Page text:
LSD (part two)

George Harrison later claimed that the shared experience of LSD brought him and John Lennon closer together.

After taking acid together, John and I had a very interesting relationship. That I was younger or I was smaller was no longer any kind of embarrassment with John. Paul still says, ‘I suppose we looked down on George because he was younger.’ That is an illusion people are under. It’s nothing to do with how many years old you are, or how big your body is. It’s down to what your greater consciousness is and if you can live in harmony with what’s going on in creation. John and I spent a lot of time together from then on and I felt closer to him than all the others, right through until his death. As Yoko came into the picture, I lost a lot of personal contract with John; but on the odd occasion I did see him, just by the look in his eyes I felt we were connected.
George Harrison

Although Cynthia Lennon only had two subsequent experiences with LSD after the Dental Experience, her husband became a regular user. John Lennon’s infatuation with the drug eventually created distance between the couple.

When John was tripping I felt as if I was living with a stranger. He would be distant, so spaced-out that he couldn’t talk to me coherently. I hated that, and I hated the fact that LSD was pulling him away from me. I wouldn’t take it with him so he found others who would. Within weeks of his first trip, John was taking LSD daily and I became more and more worried. I couldn’t reach him when he was tripping, but when the effects wore off he would be normal until he took it again.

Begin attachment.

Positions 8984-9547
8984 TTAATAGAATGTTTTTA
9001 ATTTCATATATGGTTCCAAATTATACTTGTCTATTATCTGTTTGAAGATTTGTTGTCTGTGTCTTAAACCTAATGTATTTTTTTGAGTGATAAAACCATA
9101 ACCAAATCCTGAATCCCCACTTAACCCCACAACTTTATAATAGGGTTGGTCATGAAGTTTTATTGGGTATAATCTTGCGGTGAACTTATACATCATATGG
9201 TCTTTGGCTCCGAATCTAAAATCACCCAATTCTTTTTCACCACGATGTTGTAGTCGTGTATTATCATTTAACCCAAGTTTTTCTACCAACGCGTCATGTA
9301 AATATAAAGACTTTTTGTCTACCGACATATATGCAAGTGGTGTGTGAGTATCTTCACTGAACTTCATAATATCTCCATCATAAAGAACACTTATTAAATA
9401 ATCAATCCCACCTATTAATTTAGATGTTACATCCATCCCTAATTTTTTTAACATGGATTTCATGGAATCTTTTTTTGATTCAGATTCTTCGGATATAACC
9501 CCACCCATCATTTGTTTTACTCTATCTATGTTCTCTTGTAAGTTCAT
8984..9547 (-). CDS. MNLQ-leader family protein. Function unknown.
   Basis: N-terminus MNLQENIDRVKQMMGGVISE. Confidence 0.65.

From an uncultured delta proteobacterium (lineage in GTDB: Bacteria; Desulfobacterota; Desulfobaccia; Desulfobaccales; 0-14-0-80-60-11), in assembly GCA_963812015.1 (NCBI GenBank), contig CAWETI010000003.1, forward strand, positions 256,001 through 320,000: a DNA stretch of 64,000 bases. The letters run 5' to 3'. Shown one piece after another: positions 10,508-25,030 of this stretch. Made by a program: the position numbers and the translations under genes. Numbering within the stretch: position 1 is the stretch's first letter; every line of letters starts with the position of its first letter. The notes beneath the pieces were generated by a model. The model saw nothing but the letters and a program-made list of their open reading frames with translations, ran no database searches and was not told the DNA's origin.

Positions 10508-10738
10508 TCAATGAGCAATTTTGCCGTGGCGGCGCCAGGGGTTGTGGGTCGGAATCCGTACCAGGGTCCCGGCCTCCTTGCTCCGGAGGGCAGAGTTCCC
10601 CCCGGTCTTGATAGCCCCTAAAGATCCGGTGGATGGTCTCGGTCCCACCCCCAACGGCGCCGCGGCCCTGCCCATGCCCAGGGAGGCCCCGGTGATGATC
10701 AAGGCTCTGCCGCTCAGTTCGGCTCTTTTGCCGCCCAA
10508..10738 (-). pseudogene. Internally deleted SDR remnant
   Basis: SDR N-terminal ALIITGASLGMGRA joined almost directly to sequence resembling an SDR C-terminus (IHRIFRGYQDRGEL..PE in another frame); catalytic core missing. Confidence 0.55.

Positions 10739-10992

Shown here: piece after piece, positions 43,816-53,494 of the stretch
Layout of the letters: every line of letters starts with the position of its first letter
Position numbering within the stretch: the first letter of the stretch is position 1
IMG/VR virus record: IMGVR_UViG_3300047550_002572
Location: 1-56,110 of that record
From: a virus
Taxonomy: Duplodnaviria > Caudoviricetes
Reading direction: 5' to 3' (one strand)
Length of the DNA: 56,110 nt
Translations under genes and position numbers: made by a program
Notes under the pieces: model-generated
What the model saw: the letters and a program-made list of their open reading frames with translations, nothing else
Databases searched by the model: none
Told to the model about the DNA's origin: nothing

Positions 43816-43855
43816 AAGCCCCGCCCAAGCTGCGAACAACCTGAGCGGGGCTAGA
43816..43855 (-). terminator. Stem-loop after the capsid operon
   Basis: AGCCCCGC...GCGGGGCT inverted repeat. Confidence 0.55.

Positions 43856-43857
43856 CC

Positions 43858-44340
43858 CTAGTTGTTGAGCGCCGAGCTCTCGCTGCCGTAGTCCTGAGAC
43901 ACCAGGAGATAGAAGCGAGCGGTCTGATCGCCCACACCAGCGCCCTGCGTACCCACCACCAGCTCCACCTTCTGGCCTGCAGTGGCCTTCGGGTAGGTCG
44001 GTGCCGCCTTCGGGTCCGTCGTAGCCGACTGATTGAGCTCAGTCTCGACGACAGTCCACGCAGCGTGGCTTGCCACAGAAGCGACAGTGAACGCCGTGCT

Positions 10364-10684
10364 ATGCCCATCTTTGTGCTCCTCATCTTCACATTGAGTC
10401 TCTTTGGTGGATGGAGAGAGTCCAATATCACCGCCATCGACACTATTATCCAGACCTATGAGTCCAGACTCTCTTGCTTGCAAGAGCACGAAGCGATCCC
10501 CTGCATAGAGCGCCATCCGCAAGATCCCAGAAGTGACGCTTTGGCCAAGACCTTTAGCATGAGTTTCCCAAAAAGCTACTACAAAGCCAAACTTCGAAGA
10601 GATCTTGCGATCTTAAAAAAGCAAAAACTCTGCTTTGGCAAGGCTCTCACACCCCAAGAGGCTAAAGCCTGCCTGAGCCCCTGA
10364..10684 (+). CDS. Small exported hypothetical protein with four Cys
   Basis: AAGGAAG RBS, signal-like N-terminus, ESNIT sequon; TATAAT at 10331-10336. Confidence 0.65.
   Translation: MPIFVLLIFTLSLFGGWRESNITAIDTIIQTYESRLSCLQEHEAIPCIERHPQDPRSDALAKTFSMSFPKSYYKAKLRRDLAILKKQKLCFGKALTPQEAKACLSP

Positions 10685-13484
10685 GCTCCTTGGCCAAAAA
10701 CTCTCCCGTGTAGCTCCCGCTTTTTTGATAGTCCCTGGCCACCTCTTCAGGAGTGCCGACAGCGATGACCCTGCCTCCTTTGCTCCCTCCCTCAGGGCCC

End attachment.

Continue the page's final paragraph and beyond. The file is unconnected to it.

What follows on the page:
Cynthia Lennon

To Cynthia, the chemically-assisted intimacy felt false and phoney. She decided not to dabble any further, telling her husband that she wanted nothing more to do with LSD. He reluctantly accepted her decision, although it did little to temper his own use.

In addition to his emotional detachment, Lennon was often unpredictable and obnoxious to her while in his drug stupors. Cynthia decided to resume painting, which she had put on hold since their 1962 wedding, and while the Beatles were working long hours in the studio she painted an elaborate floral design on the surround of the family’s television.

“The following morning I was up with Julian, about to give him his breakfast, when I glanced at my artwork. I could hardly believe what I saw. It was completely covered with circular stickers that read, ‘Milk Is Good For You.’ John had come in during the early hours, high on drugs, and destroyed my efforts. I was shaken and hurt. Did he not want me to have anything for myself? Was he so determined to have my total attention focused on him? Or was he simply so stoned that he hadn’t realised what he was doing?

Cynthia Lennon

The second LSD trip: Los Angeles

The Beatles had their second encounter with LSD on 24 August 1965. It was during an afternoon party in Los Angeles, on a break from their US tour.

Beatles fans outside 2850 Benedict Canyon, Beverly Hills, Los Angeles

On this occasion Paul McCartney declined to try LSD.